2004 Honda Civic (non-hybrid) 29/38

2004 Toyota Prius 60/51

So, what does this all mean? Well, for one, there are some vehicles on the market that get greatly improved fuel economy. But more importantly, I think, fuel economy on regular vehicles has not improved much over the past decade or more. What's more, the larger vehicles, trucks and SUVs, including the "designer" SUVs, get terrible fuel economy.

So, wouldn't you think that as Americans we would tend to buy more vehicles that get better fuel economy? I mean, after all, we don't want to rely on the Arab states, or others, for our oil. We want to protect the environment and the health of our children, right? Well, apparently not.

Just watch television for awhile, and you'll see car and truck and SUV ads that all have the same message - freedom of the road, very fast, high performance machines, machines that can climb mountains, trash deserts and swamps, get all muddy and macho, machines that attract women (or men), maqchines that do spinning ballet in the rain - anything and everything except use less fuel and protect the environment! When was the last time you saw a car or truck ad on TV where the vehicle was in city traffic, the most realistic situation? When was the last time you saw an automobile ad on TV that focused on, or even mentioned, fuel economy and environmental protection? When was the last time you saw an ad on television for a hybrid vehicle? When was the first time? Probaly never.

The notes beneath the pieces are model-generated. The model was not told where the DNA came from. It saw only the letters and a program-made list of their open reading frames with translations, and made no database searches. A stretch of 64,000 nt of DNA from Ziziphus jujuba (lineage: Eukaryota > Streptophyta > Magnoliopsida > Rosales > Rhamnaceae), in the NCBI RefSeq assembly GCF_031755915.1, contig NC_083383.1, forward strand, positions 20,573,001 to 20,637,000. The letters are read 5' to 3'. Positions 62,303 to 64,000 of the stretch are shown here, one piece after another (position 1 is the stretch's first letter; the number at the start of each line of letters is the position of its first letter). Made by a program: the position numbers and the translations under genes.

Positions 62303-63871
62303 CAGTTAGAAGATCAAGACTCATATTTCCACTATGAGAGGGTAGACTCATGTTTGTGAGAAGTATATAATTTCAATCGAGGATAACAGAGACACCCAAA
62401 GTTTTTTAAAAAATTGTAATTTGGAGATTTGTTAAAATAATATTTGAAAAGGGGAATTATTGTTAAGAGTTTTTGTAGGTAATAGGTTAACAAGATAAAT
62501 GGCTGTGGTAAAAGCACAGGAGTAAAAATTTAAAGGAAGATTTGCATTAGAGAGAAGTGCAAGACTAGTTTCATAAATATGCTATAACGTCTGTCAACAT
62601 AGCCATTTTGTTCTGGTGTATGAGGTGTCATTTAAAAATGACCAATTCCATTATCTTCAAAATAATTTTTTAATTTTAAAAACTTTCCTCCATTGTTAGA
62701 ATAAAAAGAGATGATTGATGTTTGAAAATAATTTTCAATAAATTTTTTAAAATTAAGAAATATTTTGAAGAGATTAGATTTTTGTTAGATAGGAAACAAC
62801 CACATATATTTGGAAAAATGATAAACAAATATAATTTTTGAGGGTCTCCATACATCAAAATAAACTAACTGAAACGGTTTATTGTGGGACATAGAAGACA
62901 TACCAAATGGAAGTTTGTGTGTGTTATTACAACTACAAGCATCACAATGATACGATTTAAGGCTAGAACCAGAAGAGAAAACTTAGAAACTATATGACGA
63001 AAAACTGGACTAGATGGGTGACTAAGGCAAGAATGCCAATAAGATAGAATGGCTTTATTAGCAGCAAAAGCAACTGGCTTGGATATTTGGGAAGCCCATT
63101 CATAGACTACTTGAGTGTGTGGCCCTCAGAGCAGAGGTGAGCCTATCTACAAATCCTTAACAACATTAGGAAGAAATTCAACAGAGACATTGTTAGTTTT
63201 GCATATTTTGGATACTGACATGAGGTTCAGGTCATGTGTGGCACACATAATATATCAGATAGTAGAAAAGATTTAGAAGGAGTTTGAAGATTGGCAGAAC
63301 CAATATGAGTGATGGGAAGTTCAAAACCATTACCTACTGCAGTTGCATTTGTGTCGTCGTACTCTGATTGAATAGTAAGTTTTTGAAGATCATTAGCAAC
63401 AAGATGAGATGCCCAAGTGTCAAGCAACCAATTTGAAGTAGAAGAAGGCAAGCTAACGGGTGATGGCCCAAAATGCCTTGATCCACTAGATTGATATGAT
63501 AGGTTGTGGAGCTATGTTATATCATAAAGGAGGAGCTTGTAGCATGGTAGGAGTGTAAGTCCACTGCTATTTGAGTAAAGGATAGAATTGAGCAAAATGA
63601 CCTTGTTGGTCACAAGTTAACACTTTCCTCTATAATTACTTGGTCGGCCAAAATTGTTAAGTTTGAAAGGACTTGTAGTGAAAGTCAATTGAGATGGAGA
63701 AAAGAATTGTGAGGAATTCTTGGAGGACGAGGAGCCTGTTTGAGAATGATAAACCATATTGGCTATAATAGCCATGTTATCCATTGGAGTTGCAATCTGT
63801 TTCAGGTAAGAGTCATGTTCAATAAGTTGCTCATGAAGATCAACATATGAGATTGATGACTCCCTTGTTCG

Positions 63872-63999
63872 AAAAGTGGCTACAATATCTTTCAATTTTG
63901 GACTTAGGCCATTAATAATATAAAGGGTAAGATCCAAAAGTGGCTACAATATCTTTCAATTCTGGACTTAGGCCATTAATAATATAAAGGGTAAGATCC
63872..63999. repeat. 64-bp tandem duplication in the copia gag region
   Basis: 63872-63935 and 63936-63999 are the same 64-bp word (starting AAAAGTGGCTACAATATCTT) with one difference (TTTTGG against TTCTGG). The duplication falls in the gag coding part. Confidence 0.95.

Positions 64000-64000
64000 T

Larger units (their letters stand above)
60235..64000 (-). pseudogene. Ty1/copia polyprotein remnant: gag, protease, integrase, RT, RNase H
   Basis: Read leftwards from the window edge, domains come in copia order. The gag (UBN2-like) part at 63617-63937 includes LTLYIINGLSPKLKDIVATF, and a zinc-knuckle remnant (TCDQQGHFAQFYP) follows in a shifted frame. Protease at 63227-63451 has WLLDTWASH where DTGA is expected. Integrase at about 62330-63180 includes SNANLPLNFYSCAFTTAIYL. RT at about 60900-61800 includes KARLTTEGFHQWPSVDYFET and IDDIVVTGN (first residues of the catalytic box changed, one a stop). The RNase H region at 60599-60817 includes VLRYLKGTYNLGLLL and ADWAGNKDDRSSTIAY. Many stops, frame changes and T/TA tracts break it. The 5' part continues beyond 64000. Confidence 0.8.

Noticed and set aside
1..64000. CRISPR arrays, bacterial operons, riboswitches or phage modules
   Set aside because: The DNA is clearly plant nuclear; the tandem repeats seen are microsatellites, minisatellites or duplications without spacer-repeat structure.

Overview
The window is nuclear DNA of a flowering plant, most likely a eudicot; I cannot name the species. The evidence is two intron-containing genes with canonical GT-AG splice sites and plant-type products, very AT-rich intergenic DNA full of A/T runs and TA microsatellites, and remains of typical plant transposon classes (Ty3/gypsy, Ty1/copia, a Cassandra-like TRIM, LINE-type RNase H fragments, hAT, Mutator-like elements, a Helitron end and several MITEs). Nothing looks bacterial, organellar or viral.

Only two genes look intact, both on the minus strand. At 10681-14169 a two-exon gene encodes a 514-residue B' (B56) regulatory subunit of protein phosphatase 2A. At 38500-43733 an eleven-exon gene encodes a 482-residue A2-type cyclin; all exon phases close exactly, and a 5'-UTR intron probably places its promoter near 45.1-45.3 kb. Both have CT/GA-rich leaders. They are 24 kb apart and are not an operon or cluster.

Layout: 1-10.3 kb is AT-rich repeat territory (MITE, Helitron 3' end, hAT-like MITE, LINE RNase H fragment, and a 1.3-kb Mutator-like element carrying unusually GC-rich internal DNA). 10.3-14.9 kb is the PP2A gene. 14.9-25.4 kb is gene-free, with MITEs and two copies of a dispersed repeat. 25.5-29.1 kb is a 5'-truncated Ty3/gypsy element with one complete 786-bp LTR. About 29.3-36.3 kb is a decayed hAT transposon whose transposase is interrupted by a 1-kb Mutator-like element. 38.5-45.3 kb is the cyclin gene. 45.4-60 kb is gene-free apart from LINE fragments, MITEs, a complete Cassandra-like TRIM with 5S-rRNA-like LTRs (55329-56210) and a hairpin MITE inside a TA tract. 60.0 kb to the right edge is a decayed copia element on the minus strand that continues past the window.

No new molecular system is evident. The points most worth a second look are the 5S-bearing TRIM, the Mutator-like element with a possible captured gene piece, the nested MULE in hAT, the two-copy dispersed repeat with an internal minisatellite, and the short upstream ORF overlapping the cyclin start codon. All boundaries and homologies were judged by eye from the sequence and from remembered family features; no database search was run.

Where I've seen ads for hybrid cars is in magazines targeting liberal readers: Mother Jones, Atlantic Monthly, etc.

So, take home message: Americans have lots of different cars and trucks and SUVs to choose from, and more every year, but there has been little progress in fuel economy. You can drive a hybrid, if you want to get on a waiting list and pay an inflated price.

How about the politics behind all of this? That will be in a future posting: Automobiles, Part 2.

3 comments:

Eileen L. said...

Why does my older model Toyota Camry 1988 still in 2005 get about 28mpg in city, 30-32 long distance/ used to get even better, 32 in city, and maybe 36 on long open road drives? I think going slower rather than the maximum speed helps, I think using the better grade fuel, but some of it is the car. Sounds like no hybrids except Toyota worth the lots extra $ so far, but dropping the speed limit might help too, and of course, avoiding those monster gobblers. Eileen

Paul said...

A comment!!! Thank you! There is a subtle-not so subtle pressure in our society always to upgrade - got to have the newest software, got to have the latest fashion clothing, and, of course, got to have a cool newer car. The reality, however, is - if it ain't broke, don't fix it. We've deided that putting repair dollars into our 1993 car saves us a lot of money compared to buying a new one - and paying the bank a lot of interest for using their money.

Anonymous said...

Wow,

Maybe this is worth sharing that i found in this few posts below.[url=http://www.carcoverspal.com]Car Cover[/url]

Twitter